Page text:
I have attached a link to an article in off-shore technology about BP’s proposed development of the Liberty Field in Alaska. It is interesting because of the use of extreme extended reach drilling technology. The cost of building a gravel island directly above the field was prohibitive. BP didn’t even consider some sort of man-made platform.

BP slows down plans for Liberty oil field: 6 July 2010

Six lessons from the BP oil spill: 10 July 2010

Alaska Gov: Judge Clears Shell’s Offshore Seismic Oil Testing: 6 August 2010

Still on hold: Statoil’s Chukchi seismic in doubt after injunction: 8 August 2010

BP America, BPXA may be fined $500m for repeated violations: 1 April 2009

Poisoning the Well: Jan 1997

Frontier Discoverer (The Frontier Discoverer was originally built as a log carrier and was converted in 1975 to a Sonat Offshore Drilling Discoverer Class turret moored drillship.)

The Biggest Oil Spills in History
Arctic Melting and Oil: Countries Stake Claims as World Faces Environmental Disaster
Chukchi Cap
Recent blowout is one of only 18 in Alaska: 18 December 2008
Arctic Governments And Industry Still Unprepared For Oil Spills 20 Years After Exxon Valdez: 19 March 2009
Arctic Oil: A Boon For Nest Predators: 9 September 2009
Low Concentrations of Oxygen and Nutrients Slowing Biodegradation of Exxon Valdez Oil: 18 January 2010
Arctic Voyage Illuminating Ocean Optics 26 July 2010
Alaska’s Arctic Seas: Court Ruling Halts Offshore Lease Sale 27 July 2010
U.S.-Canadian mission set to map Arctic seafloor: 1 August 2010
Chukchi Sea Planning Area: Draft Environmental Impact Statement by Minerals Management Service Volume 1 (pending)
Chukchi Sea Planning Area: Draft Environmental Impact Statement by Minerals Management Service Volume 2
Undiscovered oil resources in the Federal portion of the 1002 Area of the Arctic National Wildlife Refuge: an economic update: 2005-1217 Open-File Report 2005
ALASKA FEDERAL OFFSHORE: Descriptions of Geologic Plays 1995 U.S. Minerals Management Service
Last hope in the last frontier: offshore development key in Alaska.: March, 2007
Digital terrain mapping of the underside of sea ice from a small AUV: 2008

More information which might be of interest to the WWF. This data set consists of upward looking sonar draft data collected by submarines in the Arctic Ocean. It includes data from both U.S. Navy and Royal Navy submarines: Submarine Upward Looking Sonar Ice Draft Profile Data and Statistics

Update 14 August 2010

I have attached a link about the development of riser-less drilling technology. It is about 15 years old, but its use is growing rapidly. With reference to the Statoil article, Statoil has used it on 19 projects, NOT for 19 years, and it probably is not a required method of drilling in Norwegian waters, although I don’t know that for certain. If it isn’t now it probably will be in the near future. The environmental benefits are simply to great not to make it a required drilling technology.

Riserless drilling project develops critical new technology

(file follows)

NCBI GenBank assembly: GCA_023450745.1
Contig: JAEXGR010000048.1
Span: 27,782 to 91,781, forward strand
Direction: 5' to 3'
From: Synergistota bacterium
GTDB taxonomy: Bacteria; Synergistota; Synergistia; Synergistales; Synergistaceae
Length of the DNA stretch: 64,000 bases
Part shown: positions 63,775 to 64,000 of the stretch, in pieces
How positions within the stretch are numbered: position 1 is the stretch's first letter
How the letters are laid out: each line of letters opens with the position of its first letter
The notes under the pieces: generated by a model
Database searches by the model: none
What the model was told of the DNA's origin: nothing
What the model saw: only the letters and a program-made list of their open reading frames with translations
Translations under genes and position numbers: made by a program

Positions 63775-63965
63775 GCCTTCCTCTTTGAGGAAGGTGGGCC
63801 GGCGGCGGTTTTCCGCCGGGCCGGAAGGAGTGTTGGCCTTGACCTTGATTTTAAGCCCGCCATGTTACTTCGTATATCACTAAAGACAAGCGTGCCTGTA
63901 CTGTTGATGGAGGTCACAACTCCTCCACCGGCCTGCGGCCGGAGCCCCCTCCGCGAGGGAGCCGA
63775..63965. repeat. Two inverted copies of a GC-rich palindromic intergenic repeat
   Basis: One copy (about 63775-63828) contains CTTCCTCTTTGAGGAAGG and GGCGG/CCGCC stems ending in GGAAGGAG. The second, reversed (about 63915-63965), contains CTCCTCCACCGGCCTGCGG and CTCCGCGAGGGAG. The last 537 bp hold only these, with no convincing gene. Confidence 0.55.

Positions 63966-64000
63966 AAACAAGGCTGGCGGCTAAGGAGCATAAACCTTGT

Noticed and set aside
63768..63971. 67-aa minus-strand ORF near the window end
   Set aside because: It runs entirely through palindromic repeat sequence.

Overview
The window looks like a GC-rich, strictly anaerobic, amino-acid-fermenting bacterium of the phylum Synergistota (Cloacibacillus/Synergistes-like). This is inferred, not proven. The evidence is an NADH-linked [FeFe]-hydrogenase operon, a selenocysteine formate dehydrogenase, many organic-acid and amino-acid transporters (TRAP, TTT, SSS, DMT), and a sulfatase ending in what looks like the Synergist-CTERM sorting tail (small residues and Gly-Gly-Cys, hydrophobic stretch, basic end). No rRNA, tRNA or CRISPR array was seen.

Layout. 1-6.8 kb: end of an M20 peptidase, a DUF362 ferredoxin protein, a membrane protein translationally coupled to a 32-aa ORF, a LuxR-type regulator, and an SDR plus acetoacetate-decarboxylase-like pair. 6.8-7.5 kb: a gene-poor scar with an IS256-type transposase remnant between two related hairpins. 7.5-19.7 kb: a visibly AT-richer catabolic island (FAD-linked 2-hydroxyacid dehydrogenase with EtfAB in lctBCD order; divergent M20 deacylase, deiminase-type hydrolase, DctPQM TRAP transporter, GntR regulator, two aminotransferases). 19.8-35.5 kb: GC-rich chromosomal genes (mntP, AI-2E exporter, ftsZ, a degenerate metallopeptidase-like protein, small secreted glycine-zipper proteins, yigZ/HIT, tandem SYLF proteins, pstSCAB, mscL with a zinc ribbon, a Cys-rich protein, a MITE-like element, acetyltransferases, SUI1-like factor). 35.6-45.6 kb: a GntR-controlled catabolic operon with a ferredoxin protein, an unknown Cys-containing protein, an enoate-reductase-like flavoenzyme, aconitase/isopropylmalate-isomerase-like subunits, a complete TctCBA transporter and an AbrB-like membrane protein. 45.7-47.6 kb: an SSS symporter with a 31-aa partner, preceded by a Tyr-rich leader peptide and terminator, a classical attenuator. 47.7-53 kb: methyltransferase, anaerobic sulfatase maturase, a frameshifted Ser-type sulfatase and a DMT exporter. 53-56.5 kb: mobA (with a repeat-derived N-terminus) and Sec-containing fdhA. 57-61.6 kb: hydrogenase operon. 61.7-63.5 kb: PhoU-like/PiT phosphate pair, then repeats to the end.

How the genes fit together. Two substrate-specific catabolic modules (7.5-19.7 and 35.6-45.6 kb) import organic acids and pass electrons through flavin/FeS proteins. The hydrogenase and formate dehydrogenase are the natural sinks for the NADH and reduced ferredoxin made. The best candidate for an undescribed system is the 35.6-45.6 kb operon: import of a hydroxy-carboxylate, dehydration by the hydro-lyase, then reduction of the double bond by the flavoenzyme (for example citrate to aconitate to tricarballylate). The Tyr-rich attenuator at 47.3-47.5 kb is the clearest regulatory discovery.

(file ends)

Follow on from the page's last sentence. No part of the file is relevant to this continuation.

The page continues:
There are some links in this article that I found amusing, but typical for the ‘oil patch’.

When I first went to work for Shell in the early 1980’s there was a popular bumper sticker in Texas that most people in the rest of the US didn’t quite understand and often found somewhat offensive. It went something like :

‘Please don’t tell my Mother that I work in the Oil Patch, she thinks I still play piano in a New Orleans ‘cat’ (whore) house.’

It always makes me laugh. But it tells you how oil field workers and the industry are often regarded by the rest of American society. The oil industry is not highly regarded. It is generally viewed as being a ‘rape, ruin and run’ industry. Like logging and coal mining. And justifiably so (e.g., Nigeria). BP’s bungling and callous disregard for operational safety hasn’t helped improve the image of the oil industry any.

Attached is a corporate news release from Statoil about them being the first to use riser-less drilling technology in the Gulf of Mexico that they have been using in the North Sea for almost 20 years. The article speaks for itself.

Environmentally friendly drilling solutions in the US

The method is clearly a cost effective drilling technology, and far more ‘environmentally friendly’. I presume the use of this technology is mandatory in the North Sea and Arctic waters of offshore Norway. And I am sure Norske Shell is well acquinted with the technology.

One wonders why the US Dept. of the Interior and MMS and Shell Oil USA, et al, are 20 years behind the Norwegians.

Someone should take a long hard look at the proposed drilling prognoses for the Statoil and Shell exploraton wells in next year’s proposed Chukchi Sea drilling program to see how each operator intends to drill their exploration wells. Any bets that Statoil’s plans are far less polluting that Shell’s.

The WWF might be interested in this. The drilling prognoses should be part of the environmental impact statement filed by each operator.

See the attached link and article. When you read the article you will note that reference is made to ‘ice scouring studies’. These are related to seabed scour by dragging sea ice (the pressure ridge issue I mentioned previously), and are obvious follow up studies to those done in the 1980’s, and perhaps later. The water depths in the locations Shell wants to drill are on the order of 30m – 50m.

Again, the WWF should be interested in these studies. They should determine whether production is, in theory, ‘possible’. These studies should also cover a multi-year period in order to obtain an idea of the variability in ice pack characteristics

Duo get greenlight for Chukchi surveys: 9 August 2010

Attached is a link to DOI’s list of EIS’s for Alaska. You might want to post this link in one of those articles. There are a host of them.

Alaska Petroleum Reserve lease sale disappoints: 11 August 2010